After a flurry of rumors, OnePlus is back with its latest marquee phone, the, which goes on sale beginning Nov. 21, starting at $499 -- see the full breakout below, with international pricing.
While the last upgrade, from the OnePlus 3T to the OnePlus 5, was all about internal improvements (yes, they skipped the OnePlus 4), this transition to the 5T made some very noticeable changes to the phone's looks. It's taller, with slim bezels and a screen that takes up almost the whole phone face.
There's also a shift on the camera strategy. Oh, don't worry, you'll still find two cameras on the rear -- they even keep the same megapixel proportions, 16 and 20 -- but the 20-megapixel telephoto lens now gives way to a low-light sensor. OnePlus is jumping on trends to emphasize portrait photography and low light. With these lenses, it especially takes aim at the Google Pixel 2 (low-light excellence).(portrait prowess) and
Other things that remain: the fingerprint reader, which has moved to the back to let that 6-inch screen breathe, and the notification slider on the side that lets you decide when you want to be alerted and when you don't. There's also (drum roll, please), the headset jack, a port that's now an endangered species on high-end phones.
We had a chance to use the phone ahead of Thursday's launch. OnePlus described the body design as more refined, but we honestly found it about the same size and same metal material. The camera mount does stick out a bit more than the OnePlus 5, but hasn't gotten in our way so far. The fingerprint reader is fast and accurate, too.
But you really want to know about that camera, don't you? The switch from telephoto to low-light is kind of a bummer if you like to zoom in. The 5T has definitely lost some capabilities there. On the plus side, low-light photos are markedly better than the OnePlus 5 in our test shots so far. We'll continue to test the OnePlus 5T's dual cameras against the best of the best, and will update this hands-on with a full rated review. We'll also test the phone's battery life, processor performance and all the rest.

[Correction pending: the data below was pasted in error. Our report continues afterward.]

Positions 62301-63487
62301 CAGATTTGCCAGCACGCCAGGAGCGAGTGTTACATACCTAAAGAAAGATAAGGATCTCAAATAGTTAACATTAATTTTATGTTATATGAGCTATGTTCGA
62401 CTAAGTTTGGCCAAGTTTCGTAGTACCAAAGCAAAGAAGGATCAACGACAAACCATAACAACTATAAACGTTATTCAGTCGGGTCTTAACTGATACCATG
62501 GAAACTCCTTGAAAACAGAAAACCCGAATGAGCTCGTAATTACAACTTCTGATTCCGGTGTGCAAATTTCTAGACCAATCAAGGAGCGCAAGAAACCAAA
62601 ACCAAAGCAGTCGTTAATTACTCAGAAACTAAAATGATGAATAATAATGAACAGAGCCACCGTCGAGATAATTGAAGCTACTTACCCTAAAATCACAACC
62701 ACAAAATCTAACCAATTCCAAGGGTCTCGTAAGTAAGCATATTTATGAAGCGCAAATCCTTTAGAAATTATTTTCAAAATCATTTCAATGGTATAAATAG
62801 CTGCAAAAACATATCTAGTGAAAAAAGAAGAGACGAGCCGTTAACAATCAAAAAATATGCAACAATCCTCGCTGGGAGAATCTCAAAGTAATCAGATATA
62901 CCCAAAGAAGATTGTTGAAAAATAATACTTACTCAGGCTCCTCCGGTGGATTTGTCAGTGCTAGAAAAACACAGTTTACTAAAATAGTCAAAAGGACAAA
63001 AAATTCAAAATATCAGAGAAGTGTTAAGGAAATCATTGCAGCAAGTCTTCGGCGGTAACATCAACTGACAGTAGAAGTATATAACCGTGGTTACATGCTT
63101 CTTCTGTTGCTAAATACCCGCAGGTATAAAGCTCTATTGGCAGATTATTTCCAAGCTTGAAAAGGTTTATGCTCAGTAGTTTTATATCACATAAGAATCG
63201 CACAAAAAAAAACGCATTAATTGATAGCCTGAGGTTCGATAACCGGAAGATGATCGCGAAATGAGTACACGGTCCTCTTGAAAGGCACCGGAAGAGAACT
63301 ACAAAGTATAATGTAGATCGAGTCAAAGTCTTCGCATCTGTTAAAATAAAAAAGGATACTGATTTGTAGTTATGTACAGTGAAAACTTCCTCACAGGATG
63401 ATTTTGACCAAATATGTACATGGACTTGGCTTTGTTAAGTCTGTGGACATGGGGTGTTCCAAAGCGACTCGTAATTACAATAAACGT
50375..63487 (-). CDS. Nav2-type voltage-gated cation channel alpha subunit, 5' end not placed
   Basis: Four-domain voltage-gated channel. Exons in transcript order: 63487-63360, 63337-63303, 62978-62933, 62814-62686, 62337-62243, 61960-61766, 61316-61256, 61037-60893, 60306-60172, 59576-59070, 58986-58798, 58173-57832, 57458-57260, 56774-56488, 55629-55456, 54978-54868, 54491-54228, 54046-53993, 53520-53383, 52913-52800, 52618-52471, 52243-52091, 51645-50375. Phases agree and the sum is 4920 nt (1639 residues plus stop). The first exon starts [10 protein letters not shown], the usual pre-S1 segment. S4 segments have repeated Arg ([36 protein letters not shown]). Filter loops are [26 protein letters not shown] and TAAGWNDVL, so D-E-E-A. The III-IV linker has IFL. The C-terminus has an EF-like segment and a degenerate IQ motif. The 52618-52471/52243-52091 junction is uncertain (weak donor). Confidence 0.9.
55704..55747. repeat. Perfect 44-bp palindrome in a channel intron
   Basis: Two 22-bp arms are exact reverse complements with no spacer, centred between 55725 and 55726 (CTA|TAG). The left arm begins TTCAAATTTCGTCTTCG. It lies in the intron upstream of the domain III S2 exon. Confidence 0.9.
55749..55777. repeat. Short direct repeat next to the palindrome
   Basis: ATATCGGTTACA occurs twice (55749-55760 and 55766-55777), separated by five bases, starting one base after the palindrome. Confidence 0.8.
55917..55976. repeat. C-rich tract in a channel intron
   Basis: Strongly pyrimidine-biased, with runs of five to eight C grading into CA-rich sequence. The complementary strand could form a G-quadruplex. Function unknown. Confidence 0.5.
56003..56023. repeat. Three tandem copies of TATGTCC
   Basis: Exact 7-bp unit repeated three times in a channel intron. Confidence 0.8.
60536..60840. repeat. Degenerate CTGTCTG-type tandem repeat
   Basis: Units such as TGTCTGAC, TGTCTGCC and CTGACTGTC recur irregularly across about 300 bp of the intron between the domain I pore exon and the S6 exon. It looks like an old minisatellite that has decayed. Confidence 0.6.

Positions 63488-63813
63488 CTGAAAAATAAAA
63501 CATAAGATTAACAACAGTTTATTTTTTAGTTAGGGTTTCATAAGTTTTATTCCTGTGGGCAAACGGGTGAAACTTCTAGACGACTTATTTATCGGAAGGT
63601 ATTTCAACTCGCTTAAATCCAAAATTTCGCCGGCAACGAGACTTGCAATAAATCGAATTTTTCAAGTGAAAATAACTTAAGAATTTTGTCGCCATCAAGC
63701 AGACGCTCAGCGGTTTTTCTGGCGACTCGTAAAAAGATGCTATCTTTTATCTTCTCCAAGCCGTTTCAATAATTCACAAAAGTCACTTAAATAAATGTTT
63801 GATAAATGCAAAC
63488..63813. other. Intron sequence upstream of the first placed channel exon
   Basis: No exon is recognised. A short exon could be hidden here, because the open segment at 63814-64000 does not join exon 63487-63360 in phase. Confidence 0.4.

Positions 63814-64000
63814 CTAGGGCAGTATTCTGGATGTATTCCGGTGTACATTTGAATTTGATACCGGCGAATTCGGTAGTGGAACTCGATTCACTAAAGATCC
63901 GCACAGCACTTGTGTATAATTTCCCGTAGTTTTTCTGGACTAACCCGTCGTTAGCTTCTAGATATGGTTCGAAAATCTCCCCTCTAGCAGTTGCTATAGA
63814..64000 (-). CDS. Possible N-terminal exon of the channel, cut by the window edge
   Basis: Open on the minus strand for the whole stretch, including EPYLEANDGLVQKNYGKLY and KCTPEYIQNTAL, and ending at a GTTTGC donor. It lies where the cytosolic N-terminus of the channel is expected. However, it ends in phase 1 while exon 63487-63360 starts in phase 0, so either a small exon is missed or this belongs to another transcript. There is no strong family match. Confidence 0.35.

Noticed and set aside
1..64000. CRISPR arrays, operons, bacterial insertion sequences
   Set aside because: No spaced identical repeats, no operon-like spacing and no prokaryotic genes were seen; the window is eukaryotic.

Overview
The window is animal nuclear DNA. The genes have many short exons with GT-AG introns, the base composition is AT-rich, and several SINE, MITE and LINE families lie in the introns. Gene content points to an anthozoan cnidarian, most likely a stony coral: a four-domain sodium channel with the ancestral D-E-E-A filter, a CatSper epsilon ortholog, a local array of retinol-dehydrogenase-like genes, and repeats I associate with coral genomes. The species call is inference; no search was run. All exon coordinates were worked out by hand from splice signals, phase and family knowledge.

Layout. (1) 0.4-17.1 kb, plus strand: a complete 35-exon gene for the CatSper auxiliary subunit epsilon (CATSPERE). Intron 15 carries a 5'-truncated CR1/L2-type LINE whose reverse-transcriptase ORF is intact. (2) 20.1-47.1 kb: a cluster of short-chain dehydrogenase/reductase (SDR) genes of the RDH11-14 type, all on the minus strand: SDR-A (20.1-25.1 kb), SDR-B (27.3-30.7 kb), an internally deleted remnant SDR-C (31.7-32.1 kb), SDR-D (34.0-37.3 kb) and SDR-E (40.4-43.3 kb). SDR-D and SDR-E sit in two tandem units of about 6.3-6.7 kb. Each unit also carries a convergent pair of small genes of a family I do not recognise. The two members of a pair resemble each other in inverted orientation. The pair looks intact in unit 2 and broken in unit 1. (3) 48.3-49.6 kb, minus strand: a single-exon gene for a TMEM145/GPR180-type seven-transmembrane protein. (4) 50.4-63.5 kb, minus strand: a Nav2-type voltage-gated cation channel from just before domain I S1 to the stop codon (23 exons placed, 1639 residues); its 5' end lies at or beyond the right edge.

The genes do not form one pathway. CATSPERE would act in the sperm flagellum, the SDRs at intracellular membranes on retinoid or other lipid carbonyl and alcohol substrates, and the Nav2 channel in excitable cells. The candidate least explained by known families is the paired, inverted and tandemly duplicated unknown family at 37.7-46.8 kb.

OnePlus has made a name for itself creating high-value handsets that undercut premium phones such as Samsung's Galaxy S8 Plus. OnePlus' sticker prices have crept up as it adds costlier components, but the 5T does keep pace with ballooning prices on the high end. Compared to a $950 or $1,000 Galaxy Note 8 or iPhone X, OnePlus hopes buyers will find its $500 and $560 handsets more than reasonable.
The OnePlus 5T goes after Apple's iPhone X with a new face unlock feature, which the company says will work with 99 percent accuracy so long as it can see your eyes and nose. As with Samsung's face unlock feature, the 5T's isn't secure, and won't authenticate any of your mobile payments. For that, you'll need to use the fingerprint reader on the back.
Like other OnePlus phones, the 5T runs a relatively clean version of Android -- called OxygenOS -- that doesn't throw a lot of extra apps and skins on top of the software. OnePlus claims this gives phone owners up to 20 percent greater power efficiency.
OnePlus 5T prices
OnePlus 5T prices around the world
|64GB version||$499||£449||Converts to $658||499|
|128GB version||$559||£499||Converts to $737||559|
OnePlus 5T hardware specs
- 6-inch AMOLED screen, 18:9 ratio display
- Dual 16-megapixel and 20-megapixel rear cameras that focus on low-light and portrait photography
- 16-megapixel front-facing camera
- Qualcomm Snapdragon 835 processor
- Up to 8GB RAM
- Face unlock (not secure enough for mobile payments)
- Fingerprint reader
- Slider button on side controls notifications
- 3.5 millimeter headphone jack
- Android 7.1.1 Nougat (Android 8.0 Oreo beta will come in late December)
- "Dash" fast charger
- No water-resistance, no wireless charging
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